Abstract

Fluorescence correlation spectroscopy (FCS) has become an important technique for the characterization of molecular dynamics, especially at interfaces. Fluorescence correlation spectroscopy provides both temporal and spatial resolution for measuring fast processes at equilibrium through analysis of noise in fluorescence intensities from the statistical fluctuations in a small number of molecules. The small molecular populations produce very low-level fluorescence signals, where time-averaging the fluorescence autocorrelation function is needed to generate reasonable signal-to-noise (S/N) ratios. Recently imaging cameras have been adapted to FCS measurements of molecular dynamics at interfaces (membranes and surfaces) through the use of electron-multiplying charge-coupled device (EM-CCD) detectors for acquisition of fluorescence from addressable areas on the detector. This approach provides a major advantage over traditional focused-spot FCS by allowing electronic control over the location and area of the acquired region on the sample surface. Imaging-FCS can also provide a spatial multiplexing advantage through its ability to measure intensity data from larger areas in parallel with no loss of time resolution. In this work, this multiplexing advantage is exploited to determine molecular diffusion rates from the simultaneous measurement of multiple areas on a surface, the autocorrelation traces from which are averaged to improve the S/N ratio. As proof of concept, the diffusion of 1,1′-dioctadecyl-3,3,3′3′-tetramethylindocarbocyanine perchlorate (DiI) on a C18-modified interface was measured using this multiplexed method and compared to autocorrelation data acquired from a single spot. Due to the slow thermal recovery of the EM-CCD that inhibits fast time-averaging, spatial multiplexing in imaging-FCS provides an eightyfold time savings to reach the same S/N ratio as multiple (time-averaged) measurements from a single spot.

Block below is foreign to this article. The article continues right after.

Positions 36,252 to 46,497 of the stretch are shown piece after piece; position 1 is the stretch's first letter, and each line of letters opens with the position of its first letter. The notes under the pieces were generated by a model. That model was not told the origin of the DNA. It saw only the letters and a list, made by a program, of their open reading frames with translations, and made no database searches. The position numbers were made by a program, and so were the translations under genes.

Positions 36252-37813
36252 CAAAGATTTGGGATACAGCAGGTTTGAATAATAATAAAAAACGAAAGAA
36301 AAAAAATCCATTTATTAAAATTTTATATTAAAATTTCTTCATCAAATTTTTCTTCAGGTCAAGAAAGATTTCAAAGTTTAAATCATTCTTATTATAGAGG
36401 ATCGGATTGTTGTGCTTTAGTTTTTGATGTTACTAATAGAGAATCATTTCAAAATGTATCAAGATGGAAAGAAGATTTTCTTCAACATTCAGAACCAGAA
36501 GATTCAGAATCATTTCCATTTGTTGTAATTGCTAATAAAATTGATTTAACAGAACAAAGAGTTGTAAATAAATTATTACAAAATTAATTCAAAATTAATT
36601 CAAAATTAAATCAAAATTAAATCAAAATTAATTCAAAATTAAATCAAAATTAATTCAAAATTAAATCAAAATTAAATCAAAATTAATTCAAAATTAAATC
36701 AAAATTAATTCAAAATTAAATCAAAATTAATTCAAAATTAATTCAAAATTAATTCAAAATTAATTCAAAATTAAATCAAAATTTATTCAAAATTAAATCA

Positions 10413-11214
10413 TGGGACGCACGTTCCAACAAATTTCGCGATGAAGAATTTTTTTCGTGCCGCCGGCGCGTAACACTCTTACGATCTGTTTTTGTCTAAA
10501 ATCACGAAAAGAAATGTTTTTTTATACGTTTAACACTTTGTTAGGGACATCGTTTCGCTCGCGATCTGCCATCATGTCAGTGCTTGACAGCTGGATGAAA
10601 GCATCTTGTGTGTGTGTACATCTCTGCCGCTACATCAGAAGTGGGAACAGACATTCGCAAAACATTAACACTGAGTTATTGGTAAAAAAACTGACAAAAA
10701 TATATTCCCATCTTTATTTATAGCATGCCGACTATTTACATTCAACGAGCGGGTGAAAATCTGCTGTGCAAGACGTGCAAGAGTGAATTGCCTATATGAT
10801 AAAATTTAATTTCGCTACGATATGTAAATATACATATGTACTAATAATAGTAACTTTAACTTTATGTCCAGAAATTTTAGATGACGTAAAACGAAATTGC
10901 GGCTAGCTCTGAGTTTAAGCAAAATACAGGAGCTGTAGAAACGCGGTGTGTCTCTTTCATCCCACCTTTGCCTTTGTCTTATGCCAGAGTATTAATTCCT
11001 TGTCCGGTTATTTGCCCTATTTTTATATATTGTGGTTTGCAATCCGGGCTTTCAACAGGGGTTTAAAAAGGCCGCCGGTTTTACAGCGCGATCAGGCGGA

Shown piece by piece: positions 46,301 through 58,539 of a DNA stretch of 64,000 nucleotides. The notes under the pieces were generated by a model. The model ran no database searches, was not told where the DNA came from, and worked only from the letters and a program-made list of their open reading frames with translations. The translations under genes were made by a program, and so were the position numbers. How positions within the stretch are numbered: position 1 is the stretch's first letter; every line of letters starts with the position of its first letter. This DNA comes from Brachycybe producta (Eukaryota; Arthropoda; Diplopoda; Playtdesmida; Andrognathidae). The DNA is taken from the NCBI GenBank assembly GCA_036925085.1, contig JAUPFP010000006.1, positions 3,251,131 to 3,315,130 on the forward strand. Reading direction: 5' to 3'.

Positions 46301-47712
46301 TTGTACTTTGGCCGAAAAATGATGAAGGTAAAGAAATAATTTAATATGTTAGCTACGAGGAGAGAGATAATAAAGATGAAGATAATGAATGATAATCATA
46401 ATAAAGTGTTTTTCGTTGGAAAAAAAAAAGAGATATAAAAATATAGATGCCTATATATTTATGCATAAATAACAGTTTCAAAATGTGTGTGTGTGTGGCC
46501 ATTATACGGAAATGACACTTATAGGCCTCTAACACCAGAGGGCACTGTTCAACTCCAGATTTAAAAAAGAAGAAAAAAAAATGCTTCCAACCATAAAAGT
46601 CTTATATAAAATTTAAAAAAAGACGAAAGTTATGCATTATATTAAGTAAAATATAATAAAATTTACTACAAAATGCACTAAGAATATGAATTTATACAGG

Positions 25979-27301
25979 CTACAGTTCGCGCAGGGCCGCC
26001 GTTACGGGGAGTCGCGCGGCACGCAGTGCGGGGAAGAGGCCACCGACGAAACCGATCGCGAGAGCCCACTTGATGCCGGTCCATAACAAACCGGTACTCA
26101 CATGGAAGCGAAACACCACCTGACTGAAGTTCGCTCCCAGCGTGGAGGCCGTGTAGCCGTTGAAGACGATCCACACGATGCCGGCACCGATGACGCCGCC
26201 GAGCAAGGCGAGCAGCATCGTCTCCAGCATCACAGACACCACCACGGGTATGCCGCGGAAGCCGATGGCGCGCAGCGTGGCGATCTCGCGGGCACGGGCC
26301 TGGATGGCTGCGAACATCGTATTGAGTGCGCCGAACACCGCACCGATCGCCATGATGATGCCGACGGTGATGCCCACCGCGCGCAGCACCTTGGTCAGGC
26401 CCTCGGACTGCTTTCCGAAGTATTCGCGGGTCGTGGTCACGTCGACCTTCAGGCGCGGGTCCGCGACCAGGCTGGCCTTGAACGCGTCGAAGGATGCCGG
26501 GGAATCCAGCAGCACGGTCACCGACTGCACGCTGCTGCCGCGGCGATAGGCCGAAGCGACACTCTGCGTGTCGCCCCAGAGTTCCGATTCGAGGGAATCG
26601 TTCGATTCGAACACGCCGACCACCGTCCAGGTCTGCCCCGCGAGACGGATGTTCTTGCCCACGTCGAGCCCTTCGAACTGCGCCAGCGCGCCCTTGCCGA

© 2016 The Author(s)

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